In 2013, the funded status of the Primary Pension Plan improved by $670 million primarily due to strong asset performance and an increase in the discount rate. The actual one-year return on pension plan assets at the measurement date was 11.1% in 2013, bringing the cumulative return since inception of the plan to 9.0%
 
The following pre-tax amounts were recognized in Accumulated other comprehensive income/(loss) in the Consolidated Balance Sheets as of the end of 2013 and 2012:
 
 
Primary Pension Plan
 
Supplemental Plans
($ in millions)
2013
 
2012
 
2013
 
2012
Net actuarial loss/(gain)
$
898

 
$
1,679

 
$
127

 
$
185

Prior service cost/(credit)
53

  
42

 
(6
)
  
3

Total
$
951

(1) 
$
1,721

 
$
121

(1) 
$
188

 
(1)
In 2014, approximately $57 million for the Primary Pension Plan and $15 million for the supplemental plans are expected to be amortized from Accumulated other comprehensive income/(loss) into net periodic benefit expense/(income) included in Pension in the Consolidated Statement of Operations.

Assumptions to Determine Obligations
The weighted-average actuarial assumptions used to determine benefit obligations for each of the years below were as follows:
 
 
 
2013
 
2012
 
2011
Discount rate
 
4.89
%
 
4.19
%
 
4.82
%
Salary progression rate
 
3.5
%
 
4.7
%
 
4.7
%

 
We use the Retirement Plans 2000 Table of Combined Healthy Lives (RP 2000 Table), projected using Scale AA to forecast mortality improvements into the future to 2020 for annuitants and 2028 for non-annuitants. 
 
Accumulated Benefit Obligation (ABO)
The ABO is the present value of benefits earned to date, assuming no future salary growth. The ABO for our Primary Pension Plan was $4.2 billion and $4.7 billion as of the end of 2013 and 2012, respectively. At the end of 2013, plan assets of $5.1 billion for the Primary Pension Plan were above the ABO. The ABO for our unfunded supplemental pension plans was $200 million and $268 million as of the end of 2013 and 2012, respectively. 
 
Primary Pension Plan Asset Allocation
The target allocation ranges for each asset class as of the end of 2013 and the fair value of each asset class as a percent of the total fair value of pension plan assets were as follows:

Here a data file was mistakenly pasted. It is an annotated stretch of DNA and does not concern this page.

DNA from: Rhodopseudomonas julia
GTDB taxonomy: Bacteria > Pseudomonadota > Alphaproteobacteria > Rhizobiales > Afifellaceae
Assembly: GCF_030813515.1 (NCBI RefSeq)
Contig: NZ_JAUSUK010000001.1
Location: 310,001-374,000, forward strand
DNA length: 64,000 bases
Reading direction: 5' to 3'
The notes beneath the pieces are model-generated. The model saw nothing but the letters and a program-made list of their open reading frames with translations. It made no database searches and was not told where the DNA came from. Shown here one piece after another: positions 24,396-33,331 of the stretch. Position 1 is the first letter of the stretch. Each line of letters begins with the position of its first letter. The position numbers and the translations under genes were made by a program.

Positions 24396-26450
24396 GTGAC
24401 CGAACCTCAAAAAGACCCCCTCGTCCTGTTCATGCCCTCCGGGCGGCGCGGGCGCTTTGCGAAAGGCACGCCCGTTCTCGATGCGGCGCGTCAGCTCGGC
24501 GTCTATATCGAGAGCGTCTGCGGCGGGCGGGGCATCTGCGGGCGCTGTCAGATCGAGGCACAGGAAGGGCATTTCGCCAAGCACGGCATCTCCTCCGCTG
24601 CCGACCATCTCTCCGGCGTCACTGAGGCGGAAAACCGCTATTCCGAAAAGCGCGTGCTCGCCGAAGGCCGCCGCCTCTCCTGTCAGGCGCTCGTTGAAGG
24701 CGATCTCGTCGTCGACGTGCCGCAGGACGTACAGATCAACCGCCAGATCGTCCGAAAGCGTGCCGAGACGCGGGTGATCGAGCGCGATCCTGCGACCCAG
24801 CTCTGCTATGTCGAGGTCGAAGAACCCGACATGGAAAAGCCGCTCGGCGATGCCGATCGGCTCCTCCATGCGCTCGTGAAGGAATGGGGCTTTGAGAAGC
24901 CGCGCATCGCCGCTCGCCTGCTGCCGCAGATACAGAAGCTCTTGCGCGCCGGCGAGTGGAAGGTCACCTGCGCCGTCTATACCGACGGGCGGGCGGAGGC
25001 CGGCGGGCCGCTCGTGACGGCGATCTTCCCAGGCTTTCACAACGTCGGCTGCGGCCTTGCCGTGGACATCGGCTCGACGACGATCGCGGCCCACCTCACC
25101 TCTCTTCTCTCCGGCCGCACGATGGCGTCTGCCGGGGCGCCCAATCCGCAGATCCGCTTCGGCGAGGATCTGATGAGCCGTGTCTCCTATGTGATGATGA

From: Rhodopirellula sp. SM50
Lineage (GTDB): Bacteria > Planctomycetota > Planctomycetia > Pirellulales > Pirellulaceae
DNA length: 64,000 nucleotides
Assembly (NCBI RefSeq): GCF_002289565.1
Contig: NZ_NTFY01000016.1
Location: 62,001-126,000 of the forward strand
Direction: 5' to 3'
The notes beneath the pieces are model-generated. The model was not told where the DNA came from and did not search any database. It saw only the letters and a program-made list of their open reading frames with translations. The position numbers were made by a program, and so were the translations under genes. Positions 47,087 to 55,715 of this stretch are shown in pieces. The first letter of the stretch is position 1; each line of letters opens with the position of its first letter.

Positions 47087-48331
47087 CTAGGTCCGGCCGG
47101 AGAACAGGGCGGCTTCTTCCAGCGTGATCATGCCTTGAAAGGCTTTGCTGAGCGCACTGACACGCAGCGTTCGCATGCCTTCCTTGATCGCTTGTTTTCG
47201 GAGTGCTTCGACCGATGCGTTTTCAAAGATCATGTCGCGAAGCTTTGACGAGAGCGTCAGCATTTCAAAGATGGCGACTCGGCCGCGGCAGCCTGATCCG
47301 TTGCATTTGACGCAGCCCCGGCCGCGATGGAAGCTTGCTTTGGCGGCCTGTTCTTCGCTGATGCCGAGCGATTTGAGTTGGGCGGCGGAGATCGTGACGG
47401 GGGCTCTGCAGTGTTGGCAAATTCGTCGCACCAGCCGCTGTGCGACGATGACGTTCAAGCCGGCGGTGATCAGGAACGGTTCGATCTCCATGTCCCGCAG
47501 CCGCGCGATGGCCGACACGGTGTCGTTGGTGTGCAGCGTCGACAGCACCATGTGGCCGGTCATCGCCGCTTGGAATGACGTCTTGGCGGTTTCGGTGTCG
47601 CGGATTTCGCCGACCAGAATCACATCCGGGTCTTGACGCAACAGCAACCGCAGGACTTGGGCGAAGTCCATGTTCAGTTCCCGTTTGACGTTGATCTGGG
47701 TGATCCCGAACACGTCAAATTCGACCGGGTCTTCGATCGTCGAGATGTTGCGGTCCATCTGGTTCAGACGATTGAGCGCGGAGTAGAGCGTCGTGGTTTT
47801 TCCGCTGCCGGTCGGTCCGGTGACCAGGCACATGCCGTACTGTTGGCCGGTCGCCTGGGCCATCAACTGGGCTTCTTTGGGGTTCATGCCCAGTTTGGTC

2013 Target
 
Plan Assets
Asset Class
 
Allocation Ranges
 
2013
 
2012
Equity
 
40% -60%
 
44
%
 
48
%
Fixed income
 
35% -50%
 
42
%
 
43
%
Real estate, cash and other investments
 
0% - 10%
 
14
%
 
9
%
Total
 
 
 
100
%
 
100
%

 
Asset Allocation Strategy
The Primary Pension Plan’s investment strategy is designed to provide a rate of return that, over the long term, increases the ratio of plan assets to liabilities by maximizing investment return on assets, at an appropriate level of volatility risk. The plan’s asset portfolio is actively managed and invested in equity securities, which have historically provided higher returns than debt portfolios, balanced with fixed income (i.e., debt securities) and other asset classes to maintain an efficient risk/return diversification profile. In 2011 and 2012, we shifted 15% and 5%, respectively, of the plan’s target allocation from equities into fixed income. In 2013, we added an allocation to low volatility hedge fund strategies through a fund of funds approach. These shifts in allocation are additional steps towards lowering the plan’s volatility risk and matching the plan’s investment strategy with a maturing liability profile. The risk of loss in the plan’s equity portfolio is mitigated by investing in a broad range of equity types. Equity diversification includes large-capitalization and small-capitalization companies, growth-oriented and value-oriented investments and U.S. and non-U.S. securities. Investment types, including high-yield versus investment-grade debt securities, illiquid assets such as real estate, the use of derivatives and Company securities are set forth in written guidelines established for each investment manager and monitored by the plan’s management team. In 2011, the plan exited all of the remaining Company’s stock associated with the 2009 voluntary contribution of JCPenney common stock to the plan. ERISA rules allow plans to invest up to 10% of a plan’s assets in their company’s stock. The plan’s asset allocation policy is designed to meet the plan’s future pension benefit obligations. Under the policy, asset classes are periodically reviewed and rebalanced as necessary, to ensure that the mix continues to be appropriate relative to established targets and ranges.